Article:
Of particular concern to Harry were spiritualists. The spiritualists claimed they could talk to the dead. Harry felt this was a fraudulent claim, and he spent considerable energy trying to stamp it out. His efforts drew the wrath of many of his contemporaries including Sir Arthur Conan Doyle, the creator of Sherlock Holmes. Harry made a plan with his wife to prove that spiritualists were frauds. He announced that he would give a passcode (known only to his wife) to the medium after his death if there was any way for him to communicate it. For 10 years after he died, his wife held an exposition séance to show that the medium could not provide the passcode. Others continued this tradition for many years.
Harry Handcuff Houdini
Houdini got his start with a handcuff trick. His stage name at the time reflected this: “Harry Handcuff Houdini.” He would travel around challenging the local police to lock him up and let him try to escape. Involving the local officials was a success and he soon learned to include even more groups. To get the local people involved, he would stage challenges like the two advertised below.
Master Escape Artist
As the master of escape, he continued to stun audiences. He performed the milk can escape, where he was sealed into a large milk can filled with water. This trick was further enhanced by locking the can into a wooden crate, or having it padlocked shut. He also performed the Chinese water torture trick where he was lowered upside down into a tank of water. His feet were bound and sometimes a cage was inserted into the tank that restricted his movement. This led to the straitjacket escape where he was suspended above the crowd hanging from a crane by his feet.
He even tried being buried alive. This, he discovered, was more challenging than first thought. He was buried six feet under, but the weight of the earth was too heavy. Houdini had to be rescued after clawing out just far enough to expose his hand before passing out.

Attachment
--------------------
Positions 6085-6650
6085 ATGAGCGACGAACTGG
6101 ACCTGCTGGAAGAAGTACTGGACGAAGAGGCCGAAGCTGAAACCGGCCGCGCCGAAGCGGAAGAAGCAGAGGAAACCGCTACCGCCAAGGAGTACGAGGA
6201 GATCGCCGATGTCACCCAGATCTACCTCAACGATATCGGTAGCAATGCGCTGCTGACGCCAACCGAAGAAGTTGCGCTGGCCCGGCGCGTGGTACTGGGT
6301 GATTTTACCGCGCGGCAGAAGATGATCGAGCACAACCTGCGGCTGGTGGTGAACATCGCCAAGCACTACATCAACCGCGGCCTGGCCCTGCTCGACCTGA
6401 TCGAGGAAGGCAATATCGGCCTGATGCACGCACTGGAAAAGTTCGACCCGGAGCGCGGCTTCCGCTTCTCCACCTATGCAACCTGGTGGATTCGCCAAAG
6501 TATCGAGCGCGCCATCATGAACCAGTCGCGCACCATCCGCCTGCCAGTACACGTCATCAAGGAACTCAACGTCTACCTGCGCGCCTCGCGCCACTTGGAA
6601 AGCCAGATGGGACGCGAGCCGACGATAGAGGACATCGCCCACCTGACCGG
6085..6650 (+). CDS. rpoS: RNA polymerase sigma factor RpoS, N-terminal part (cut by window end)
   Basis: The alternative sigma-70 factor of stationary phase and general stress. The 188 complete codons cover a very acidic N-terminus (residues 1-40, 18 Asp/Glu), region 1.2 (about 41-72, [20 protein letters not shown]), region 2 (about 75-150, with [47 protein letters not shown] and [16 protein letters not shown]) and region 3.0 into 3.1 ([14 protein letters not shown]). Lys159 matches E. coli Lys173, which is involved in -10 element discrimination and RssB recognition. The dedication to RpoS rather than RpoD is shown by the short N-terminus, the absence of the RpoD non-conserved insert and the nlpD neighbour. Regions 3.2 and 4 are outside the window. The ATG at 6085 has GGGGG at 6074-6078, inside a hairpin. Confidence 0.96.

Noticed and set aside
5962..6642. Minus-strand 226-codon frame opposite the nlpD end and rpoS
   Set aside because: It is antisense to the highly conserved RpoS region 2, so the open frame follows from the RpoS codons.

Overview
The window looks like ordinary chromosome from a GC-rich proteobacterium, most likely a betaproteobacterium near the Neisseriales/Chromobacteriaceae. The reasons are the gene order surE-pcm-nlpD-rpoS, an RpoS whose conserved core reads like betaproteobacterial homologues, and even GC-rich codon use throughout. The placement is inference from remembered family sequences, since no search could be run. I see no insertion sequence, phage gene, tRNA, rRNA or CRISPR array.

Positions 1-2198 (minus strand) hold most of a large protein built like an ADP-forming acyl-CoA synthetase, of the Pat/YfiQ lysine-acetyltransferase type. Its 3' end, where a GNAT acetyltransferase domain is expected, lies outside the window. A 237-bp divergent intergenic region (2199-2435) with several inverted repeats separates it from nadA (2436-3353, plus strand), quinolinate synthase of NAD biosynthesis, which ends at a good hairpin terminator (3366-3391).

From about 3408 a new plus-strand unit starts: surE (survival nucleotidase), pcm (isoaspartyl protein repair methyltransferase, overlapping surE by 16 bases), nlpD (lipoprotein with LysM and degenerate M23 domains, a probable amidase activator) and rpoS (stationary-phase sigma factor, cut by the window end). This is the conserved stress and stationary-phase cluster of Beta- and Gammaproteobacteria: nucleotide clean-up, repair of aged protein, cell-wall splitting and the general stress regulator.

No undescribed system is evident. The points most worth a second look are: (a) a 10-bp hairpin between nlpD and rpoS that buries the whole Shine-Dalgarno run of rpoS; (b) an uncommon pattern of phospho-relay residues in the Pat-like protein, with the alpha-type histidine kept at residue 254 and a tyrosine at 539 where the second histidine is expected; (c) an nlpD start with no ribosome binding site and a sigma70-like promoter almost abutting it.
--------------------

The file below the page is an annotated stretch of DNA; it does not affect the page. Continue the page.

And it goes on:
Houdini even learned to fly and was one of the first people to fly in Australia. He starred in several movies including one called The Grim Game. Two biplanes collided during filming, although no one was killed, and the script was rewritten to incorporate this dramatic crash scene.
Houdini’s Death by Blows?
The seemingly invincible Houdini was taken down by the smallest of acts. Controversy surrounds the circumstances, but it appears that J. Gordon Whitehead asked to test Houdini’s strength by punching him in the stomach. Houdini was reclining on a couch and may not have been prepared for the punches to the gut. The force may have caused his appendix to burst. Houdini rejected medical attention and continued with his performance. He persisted in feverish pain for two days before he finally relented to receive medical attention for his appendicitis. By then it was too late and he died in Detroit on Halloween, 31 October 1926, at the young age of 52.
Houdini’s funeral was held in New York City on 4 November 1926, and he was buried in the Machpelah Cemetery in Glendale, Queens. The crest of the Society of American Magicians is part of his gravesite memorial.